Meet Our Team:
Sam Ndely joined our team in 2022. He came to the Minneapolis Foundation from the Center for Economic Inclusion and has also worked for Meda, where he supported entrepreneurs of color in growing their businesses. He was born and raised in Minneapolis and is a proud graduate of the University of Minnesota.
What’s the focus of your work?
SAM: As a Philanthropic Advisor, I work with donors to help them figure out ways to engage with not only the Foundation, but the community. I get to learn about their passions and the issues they want to help solve through their Donor Advised Fund or other means. I meet with people almost every day, and I get to learn about them and their families, and how they approach their charitable giving. As advisors, we’re here to help them along the way, and every situation is different with every family.
I’m also taking on other projects, such as sitting on the committee that guides our Fund for Safe Communities. I just helped with our latest round of Racial and Economic Justice grants, and I’m working with some other team members as we strive to increase the diversity of our donor community.
Can you share an inspiring project that you’ve helped a donor with recently?
SAM: Yes! One family I work with reached out to me after a loved one passed away last year. Chuck Reed was a higher education consultant and father of three who loved the outdoors. Initially, his family was thinking about starting a nonprofit in his honor. Instead, their attorney suggested they come to the Minneapolis Foundation and start a Donor Advised Fund. I’ve been working with them to set it up, and they’ve created a website honoring Chuck. They’ve already started taking donations in support of wellness, education, and the environment—three things he was passionate about.
At the Foundation, we strive to connect all our work to our guiding values. What does that mean to you?
SAM: One of the Foundation’s values is that equity is a responsibility. We have gone through a lot of tough times recently, in the world and especially in Minneapolis, and we’ve all had to take a deep look at how we want to show up moving forward to create a more equitable city, state, country.
We all have a responsibility to do that self-work, and to think about the resources we can contribute, whether it’s money, whether it’s showing up at an event or rally—everybody has a role to play. One reason I’m proud to work at the Foundation is that we offer a lot of opportunities for people to learn—our Learning Hub and our podcast are two examples—so that everyone in our community can find new ways to engage and help make that true change.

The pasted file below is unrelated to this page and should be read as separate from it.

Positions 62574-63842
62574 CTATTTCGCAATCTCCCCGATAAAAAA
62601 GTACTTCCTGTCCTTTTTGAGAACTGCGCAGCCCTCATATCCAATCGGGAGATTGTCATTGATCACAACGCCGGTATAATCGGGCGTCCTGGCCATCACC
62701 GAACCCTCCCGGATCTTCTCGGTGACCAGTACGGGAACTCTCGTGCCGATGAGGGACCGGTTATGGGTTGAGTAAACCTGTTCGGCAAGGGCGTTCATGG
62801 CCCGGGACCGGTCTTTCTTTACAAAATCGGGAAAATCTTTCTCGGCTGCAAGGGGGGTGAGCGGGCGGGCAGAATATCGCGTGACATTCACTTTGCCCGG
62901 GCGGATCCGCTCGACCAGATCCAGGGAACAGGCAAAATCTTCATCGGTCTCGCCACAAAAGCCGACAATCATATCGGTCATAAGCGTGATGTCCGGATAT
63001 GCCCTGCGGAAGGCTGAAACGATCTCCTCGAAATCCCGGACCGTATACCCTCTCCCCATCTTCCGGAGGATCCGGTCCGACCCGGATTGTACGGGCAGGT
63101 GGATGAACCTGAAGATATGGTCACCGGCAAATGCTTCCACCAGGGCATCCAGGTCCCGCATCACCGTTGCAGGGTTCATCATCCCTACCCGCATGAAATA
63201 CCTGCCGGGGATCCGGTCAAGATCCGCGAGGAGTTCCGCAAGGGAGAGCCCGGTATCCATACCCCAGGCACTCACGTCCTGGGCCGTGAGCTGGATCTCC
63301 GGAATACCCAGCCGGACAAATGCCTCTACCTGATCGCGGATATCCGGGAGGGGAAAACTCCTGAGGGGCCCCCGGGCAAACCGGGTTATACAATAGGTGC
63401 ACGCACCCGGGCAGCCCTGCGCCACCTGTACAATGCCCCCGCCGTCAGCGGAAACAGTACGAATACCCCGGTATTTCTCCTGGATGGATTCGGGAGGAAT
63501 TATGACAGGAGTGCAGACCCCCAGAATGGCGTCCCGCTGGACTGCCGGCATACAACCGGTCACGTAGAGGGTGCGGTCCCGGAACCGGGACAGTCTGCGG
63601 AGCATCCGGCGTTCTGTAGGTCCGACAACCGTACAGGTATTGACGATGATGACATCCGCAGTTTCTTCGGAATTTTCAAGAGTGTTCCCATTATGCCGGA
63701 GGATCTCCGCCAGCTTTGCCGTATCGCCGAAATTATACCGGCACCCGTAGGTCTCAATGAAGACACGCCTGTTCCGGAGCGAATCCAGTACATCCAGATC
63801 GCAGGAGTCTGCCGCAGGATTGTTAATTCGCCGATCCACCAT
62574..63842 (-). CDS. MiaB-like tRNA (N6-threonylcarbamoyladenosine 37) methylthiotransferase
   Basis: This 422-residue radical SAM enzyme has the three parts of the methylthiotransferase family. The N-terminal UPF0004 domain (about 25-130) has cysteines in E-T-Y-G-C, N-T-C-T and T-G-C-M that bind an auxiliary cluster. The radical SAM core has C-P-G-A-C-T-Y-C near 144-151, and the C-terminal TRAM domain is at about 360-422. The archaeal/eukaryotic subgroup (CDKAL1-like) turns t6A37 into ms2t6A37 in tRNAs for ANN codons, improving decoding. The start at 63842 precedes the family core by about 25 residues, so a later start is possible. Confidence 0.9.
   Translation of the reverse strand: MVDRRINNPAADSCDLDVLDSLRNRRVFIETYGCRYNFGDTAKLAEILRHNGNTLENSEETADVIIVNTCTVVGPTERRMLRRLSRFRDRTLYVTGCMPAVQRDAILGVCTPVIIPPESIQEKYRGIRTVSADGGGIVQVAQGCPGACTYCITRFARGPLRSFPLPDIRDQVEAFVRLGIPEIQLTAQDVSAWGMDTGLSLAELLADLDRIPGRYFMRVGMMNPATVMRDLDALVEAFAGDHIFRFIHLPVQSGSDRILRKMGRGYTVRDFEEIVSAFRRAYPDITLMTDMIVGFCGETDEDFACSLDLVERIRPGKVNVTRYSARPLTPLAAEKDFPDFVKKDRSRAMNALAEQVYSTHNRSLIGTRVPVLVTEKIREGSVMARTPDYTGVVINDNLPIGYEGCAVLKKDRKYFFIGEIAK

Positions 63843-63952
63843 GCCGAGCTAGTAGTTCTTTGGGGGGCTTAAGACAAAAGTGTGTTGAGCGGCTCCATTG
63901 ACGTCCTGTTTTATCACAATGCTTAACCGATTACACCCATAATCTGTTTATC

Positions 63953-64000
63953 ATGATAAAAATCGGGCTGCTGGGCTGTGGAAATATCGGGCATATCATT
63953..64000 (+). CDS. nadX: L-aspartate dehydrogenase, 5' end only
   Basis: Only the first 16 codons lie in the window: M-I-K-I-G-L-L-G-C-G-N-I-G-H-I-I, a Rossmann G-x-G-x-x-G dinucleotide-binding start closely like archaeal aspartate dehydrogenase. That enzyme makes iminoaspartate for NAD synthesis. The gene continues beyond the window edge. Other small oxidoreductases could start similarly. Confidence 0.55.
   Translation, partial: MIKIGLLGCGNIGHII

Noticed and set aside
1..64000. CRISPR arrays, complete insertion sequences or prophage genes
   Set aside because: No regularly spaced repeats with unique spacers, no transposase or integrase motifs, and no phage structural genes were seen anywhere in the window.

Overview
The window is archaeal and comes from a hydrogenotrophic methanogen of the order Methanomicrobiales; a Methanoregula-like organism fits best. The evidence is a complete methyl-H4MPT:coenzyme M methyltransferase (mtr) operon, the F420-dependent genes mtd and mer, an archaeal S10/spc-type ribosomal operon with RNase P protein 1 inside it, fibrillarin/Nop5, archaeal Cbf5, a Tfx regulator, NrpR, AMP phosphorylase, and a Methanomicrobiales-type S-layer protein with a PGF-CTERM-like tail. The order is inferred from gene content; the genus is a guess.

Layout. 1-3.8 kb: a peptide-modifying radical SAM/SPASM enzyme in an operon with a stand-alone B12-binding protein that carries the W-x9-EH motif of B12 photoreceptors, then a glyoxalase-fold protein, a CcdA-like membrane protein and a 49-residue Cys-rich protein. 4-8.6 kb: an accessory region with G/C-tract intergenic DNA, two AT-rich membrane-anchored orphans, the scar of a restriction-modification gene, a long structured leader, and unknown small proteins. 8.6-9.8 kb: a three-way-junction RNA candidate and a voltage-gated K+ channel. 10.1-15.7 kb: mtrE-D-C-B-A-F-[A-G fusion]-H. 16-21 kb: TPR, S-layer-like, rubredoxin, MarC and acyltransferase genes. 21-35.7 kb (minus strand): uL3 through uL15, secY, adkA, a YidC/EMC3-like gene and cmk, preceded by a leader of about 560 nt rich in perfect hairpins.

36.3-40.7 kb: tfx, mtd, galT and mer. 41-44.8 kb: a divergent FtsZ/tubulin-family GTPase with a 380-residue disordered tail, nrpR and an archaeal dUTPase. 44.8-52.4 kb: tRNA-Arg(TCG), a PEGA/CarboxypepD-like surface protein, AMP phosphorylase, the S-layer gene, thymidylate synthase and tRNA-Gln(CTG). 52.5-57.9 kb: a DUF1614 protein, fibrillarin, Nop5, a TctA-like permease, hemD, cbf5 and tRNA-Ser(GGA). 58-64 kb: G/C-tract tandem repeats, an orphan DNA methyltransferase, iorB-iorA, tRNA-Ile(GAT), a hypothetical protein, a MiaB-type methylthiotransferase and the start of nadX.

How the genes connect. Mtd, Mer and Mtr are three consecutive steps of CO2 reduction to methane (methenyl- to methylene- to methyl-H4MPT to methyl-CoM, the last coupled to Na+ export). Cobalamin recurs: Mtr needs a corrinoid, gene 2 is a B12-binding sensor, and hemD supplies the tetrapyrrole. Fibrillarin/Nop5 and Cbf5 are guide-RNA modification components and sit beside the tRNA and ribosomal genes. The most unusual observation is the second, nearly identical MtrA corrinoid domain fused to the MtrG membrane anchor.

How does that value show up in your own life?
SAM: I just try to show up where I’m needed—it’s something I get from my parents. Outside of work, I’m very involved in the Minnesota Black Chamber of Commerce, as well as the Minnesota Business Coalition on Racial Equity, Forge North, and the Zeta Nu Sigma Alumni Chapter of Phi Beta Sigma Fraternity, Inc. I’m also part of the Class of 2023 Minnesota Young American Leaders Program cohort through the Itasca Project.
What unique perspective or experience do you bring to the team?
SAM: Growing up as a first-generation Cameroonian American in Minnesota was a unique experience, and it forced me to have a deeper understanding of not only what it means to be Black in America, but also of how my parents got to the U.S. and what they were doing in school. Then, as I went to college and learned more about my history, African American history, my identity, and how I wanted to show up in my own skin, it led me to be involved in efforts to make things better for Black people—and for everybody, to be honest.
After college, I worked for Apple for five years doing business-to-business sales, and one thing that taught me about was the importance of providing customers with an exceptional experience. I took that perspective into business consulting at Meda. Working with entrepreneurs there, I always tried to understand where they were coming from and have empathy—and also figure out how to help them solve problems. I left there and went to the Center for Economic Inclusion during the pandemic, right after murder of George Floyd. That was a very interesting time to be doing racial equity consulting, but I felt like it was a critical time to do that.
Now, after working for nonprofits that have to ask for funds to do the work, I’m on the other side of the table at the Foundation, giving out money and helping to leverage resources. It’s a blessing, but it’s also been a shift in mindset for me. I try to bring my past experiences into how I show up every day, so hopefully I can figure out how to use them to help the Foundation achieve our goals and live out our mission.
What’s your secret superpower?
SAM: I’m really good at remembering names and other things about people when I meet them, and I’m really good at making friends. My parents tell me that when I was two years old, I’d be in the grocery store saying hi to everybody, and if they didn’t say hi to me, I’d call them out.
What’s something you love to do outside of work?
SAM: I love spending time with my fiancée, Cierra, and our puppy, Marley—she’s about to turn one year old next week. We love traveling and trying new foods in new cities. I also love listening to music and watching sports and comic-book movies.